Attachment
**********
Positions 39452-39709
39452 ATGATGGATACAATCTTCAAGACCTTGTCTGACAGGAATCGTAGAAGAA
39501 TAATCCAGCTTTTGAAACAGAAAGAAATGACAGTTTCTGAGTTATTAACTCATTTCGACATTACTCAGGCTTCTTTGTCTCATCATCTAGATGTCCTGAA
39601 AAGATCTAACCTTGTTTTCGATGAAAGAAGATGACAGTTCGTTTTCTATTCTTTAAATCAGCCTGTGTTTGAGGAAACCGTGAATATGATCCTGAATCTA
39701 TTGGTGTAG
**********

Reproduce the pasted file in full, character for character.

Positions 39452-39709
39452 ATGATGGATACAATCTTCAAGACCTTGTCTGACAGGAATCGTAGAAGAA
39501 TAATCCAGCTTTTGAAACAGAAAGAAATGACAGTTTCTGAGTTATTAACTCATTTCGACATTACTCAGGCTTCTTTGTCTCATCATCTAGATGTCCTGAA
39601 AAGATCTAACCTTGTTTTCGATGAAAGAAGATGACAGTTCGTTTTCTATTCTTTAAATCAGCCTGTGTTTGAGGAAACCGTGAATATGATCCTGAATCTA
39701 TTGGTGTAG